Why would we want to let go of our religious beliefs and afterlife theories, especially if they provide us much comfort? Because comforting or not, they are based not on reality, but on the illusion of ego – the illusion of self in the first place; and ironically enough, there is everything to gain by losing our attachment to ego, and everything to lose by holding on to ego’s illusion. By believing in “eternal life” and “immortal souls,” “God,” or whatever other illusory beings or conceptions we wish to create to comfort and hold on to our egos, the fear never ends because these lies merely attempt to shield this illusion from being seen for what it is, rather than expose the truth of the illusion of self, and with it, all concepts of “beings,” “persons,” or any other ego-based notions. Even believers understand deep down the illusion of God, the self, and the afterlife, which is why many of those who claim to be “religious” are still very much disturbed by and afraid of the reality of death. I have always found it puzzling why believers would be disturbed and afraid, especially since death is supposed to provide the believer with everything and more they could possibly want after death. You would think believers would be jumping off bridges, taking lethal overdosages of drugs, and encouraging their friends to not get treatment for their deadly illnesses to expedite their entrance into Heaven if they really believed what they claim to believe, especially in light of how terrible life on Earth can be. The behavior of believers, who almost always do the exact opposite of trying to expedite their passing as well as the passing of others clearly illustrates the internal contradiction between what they know is true, and what they want to believe is true. The belief in God and the afterlife is merely an attempt at resolving believers’ cognitive dissonance between the two. That is why believers tend to get defensive and even angry when these beliefs are threatened, since these beliefs are their “answer” to “resolving” this cognitive dissonance – an “answer” they therefore do not wish to have taken away. But like drugs, these so-called “answers” merely covers over the discomfort of cognitive dissonance, but never resolves it. The defensiveness of believers who are confronted with the contradictions and therefore falsehood of their beliefs illustrate this fact clearly. If what they believed was true, then evidence would support it. Since there is no evidence to support their beliefs, and they know it, they therefore get defensive when the truth contradicts the conclusions they wish to defend.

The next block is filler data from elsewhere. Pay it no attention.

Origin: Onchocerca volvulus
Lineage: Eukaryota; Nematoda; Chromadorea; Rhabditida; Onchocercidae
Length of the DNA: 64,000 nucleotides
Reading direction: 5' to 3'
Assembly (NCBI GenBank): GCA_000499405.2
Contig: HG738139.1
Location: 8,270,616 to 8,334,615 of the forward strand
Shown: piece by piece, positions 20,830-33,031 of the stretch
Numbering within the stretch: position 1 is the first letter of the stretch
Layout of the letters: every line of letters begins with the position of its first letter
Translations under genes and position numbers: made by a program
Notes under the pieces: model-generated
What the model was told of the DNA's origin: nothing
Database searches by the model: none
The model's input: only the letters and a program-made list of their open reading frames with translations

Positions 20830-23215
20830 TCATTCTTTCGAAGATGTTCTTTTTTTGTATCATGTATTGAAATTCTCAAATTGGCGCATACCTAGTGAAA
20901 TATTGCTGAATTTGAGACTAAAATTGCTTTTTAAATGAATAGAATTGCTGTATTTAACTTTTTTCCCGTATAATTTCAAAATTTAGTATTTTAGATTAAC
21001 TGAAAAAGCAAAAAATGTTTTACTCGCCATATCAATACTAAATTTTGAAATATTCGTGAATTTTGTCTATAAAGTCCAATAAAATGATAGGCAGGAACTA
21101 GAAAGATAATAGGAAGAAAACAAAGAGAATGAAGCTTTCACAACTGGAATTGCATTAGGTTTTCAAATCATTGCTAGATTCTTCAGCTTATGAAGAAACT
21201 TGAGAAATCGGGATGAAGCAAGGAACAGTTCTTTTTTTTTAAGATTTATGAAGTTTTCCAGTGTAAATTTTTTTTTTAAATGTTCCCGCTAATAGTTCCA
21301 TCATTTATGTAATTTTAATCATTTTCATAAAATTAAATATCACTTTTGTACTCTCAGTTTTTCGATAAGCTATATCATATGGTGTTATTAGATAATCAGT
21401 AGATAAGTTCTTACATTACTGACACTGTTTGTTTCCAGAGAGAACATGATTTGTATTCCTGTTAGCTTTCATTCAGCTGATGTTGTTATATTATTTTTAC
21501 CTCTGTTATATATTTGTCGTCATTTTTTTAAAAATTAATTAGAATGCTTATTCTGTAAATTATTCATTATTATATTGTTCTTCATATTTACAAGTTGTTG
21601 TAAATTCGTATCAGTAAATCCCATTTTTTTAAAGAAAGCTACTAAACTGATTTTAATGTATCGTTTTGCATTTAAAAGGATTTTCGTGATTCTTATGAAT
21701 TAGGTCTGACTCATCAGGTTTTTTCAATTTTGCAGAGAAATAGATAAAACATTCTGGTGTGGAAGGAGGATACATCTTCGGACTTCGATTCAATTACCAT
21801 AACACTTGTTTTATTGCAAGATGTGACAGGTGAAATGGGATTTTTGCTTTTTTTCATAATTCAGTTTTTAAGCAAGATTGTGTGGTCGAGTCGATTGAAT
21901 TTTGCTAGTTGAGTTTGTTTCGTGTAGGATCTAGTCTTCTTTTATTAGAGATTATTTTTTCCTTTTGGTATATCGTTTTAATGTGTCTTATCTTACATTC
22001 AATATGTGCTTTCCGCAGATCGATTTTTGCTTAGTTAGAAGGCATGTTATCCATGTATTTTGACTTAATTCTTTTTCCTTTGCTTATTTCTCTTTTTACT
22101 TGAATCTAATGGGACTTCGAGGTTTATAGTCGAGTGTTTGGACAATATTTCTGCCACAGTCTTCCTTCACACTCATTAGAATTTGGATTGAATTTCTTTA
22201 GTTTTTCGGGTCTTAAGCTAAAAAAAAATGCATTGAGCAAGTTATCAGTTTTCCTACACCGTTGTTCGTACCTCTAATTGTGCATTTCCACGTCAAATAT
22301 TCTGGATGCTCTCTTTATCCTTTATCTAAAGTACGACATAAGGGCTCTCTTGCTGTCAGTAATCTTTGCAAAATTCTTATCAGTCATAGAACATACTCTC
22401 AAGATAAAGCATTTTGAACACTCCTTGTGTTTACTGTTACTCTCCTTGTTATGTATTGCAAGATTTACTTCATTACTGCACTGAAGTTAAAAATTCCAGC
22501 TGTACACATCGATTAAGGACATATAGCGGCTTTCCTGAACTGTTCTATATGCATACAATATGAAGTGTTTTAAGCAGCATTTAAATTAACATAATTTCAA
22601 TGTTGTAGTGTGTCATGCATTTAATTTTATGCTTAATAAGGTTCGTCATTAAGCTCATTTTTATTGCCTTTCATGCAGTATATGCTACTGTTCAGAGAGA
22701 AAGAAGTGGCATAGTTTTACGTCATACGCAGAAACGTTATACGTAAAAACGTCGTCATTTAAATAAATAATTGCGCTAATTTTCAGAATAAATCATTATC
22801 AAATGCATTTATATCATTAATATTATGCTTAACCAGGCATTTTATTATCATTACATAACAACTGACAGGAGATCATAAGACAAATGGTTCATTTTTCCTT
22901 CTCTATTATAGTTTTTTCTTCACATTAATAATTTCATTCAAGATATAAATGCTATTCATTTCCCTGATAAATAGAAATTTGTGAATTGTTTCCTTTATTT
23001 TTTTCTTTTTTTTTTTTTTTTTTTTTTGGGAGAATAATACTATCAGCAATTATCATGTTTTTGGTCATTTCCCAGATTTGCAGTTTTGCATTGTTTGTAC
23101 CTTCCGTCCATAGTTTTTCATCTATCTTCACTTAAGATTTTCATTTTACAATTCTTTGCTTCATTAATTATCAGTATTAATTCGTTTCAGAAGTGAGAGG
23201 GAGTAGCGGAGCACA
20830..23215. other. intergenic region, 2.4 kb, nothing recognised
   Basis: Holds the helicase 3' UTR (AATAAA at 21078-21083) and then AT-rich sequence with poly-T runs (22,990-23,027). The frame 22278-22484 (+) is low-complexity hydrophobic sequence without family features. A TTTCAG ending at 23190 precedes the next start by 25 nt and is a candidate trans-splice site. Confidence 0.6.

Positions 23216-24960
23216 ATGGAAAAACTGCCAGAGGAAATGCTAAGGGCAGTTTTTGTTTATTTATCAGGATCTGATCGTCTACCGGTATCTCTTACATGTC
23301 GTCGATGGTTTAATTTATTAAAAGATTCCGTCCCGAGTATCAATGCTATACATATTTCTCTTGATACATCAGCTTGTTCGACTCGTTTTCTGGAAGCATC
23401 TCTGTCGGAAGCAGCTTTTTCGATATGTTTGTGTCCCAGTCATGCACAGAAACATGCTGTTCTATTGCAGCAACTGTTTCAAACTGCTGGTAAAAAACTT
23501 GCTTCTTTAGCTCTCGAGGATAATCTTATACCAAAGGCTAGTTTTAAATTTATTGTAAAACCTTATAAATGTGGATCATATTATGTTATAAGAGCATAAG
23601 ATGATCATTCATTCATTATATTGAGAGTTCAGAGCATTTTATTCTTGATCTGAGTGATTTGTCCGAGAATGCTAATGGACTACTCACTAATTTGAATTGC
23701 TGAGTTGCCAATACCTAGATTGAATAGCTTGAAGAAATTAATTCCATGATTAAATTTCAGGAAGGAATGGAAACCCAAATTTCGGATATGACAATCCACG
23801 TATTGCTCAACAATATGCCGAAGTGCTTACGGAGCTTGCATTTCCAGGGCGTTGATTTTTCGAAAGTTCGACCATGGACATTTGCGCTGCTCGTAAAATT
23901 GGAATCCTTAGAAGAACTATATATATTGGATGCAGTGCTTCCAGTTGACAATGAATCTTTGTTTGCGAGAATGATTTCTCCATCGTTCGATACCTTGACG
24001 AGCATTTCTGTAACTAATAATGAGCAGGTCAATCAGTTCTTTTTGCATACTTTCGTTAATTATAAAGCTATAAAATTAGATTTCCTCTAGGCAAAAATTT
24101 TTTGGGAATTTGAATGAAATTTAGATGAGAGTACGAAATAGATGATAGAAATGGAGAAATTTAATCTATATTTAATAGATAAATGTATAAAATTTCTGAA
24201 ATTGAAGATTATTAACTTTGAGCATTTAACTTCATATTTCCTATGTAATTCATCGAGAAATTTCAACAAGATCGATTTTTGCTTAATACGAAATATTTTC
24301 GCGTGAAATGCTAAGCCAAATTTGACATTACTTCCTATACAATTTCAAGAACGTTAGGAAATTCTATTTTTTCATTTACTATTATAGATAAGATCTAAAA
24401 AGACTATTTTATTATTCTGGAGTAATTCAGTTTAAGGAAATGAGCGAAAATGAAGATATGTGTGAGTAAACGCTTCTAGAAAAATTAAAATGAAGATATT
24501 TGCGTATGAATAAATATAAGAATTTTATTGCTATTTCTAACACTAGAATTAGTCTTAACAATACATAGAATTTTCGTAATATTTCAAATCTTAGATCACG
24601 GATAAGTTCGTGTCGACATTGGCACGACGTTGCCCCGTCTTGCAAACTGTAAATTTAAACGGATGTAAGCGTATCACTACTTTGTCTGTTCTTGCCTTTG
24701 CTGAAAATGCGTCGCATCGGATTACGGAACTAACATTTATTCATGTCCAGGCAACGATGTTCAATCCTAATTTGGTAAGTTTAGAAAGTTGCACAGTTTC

While it may be difficult to let go of our egotistical attachments, and the many implications they have on several areas of our lives – emotional, cultural, psychological, or otherwise, perhaps we need to consider the price we pay for not letting go. Despite the so-called “comfort” of religious belief, we pay the price of a continuous cycle of fear, until the self is finally seen and accepted for the illusion it is, because since the self is an illusion, and most people are never internally comfortable with contradictions and falsehood as evidenced by the phenomenon of cognitive dissonance, then holding on to this illusory idea will only produce further conflict, fear, anxiety, and war. That is why the only answer to bringing true peace and joy in our lives is to detach from the illusory ego and embrace the fact of impermanence, instead of endlessly trying to defend, justify, and preserve its illusion, as all ego-based theologies attempt to do, such as those of Christianity and Islam. This to me is the best reason of all to detach from religious belief. Once we can get to the point of true acceptance of our impermanence rather than explaining it away with afterlife and religious theories, and realize the fact there is a much larger picture than ourselves, then we will finally be in a position to genuinely decrease our fear, enslavement, and selfishness, while therefore genuinely increasing our compassion, freedom, selflessness, and joy. If we can instead be grateful for what we do have, instead of selfishly focusing on what we may not have or do not have, perhaps then we can find that true peace we so often elusively seek that passes all understanding.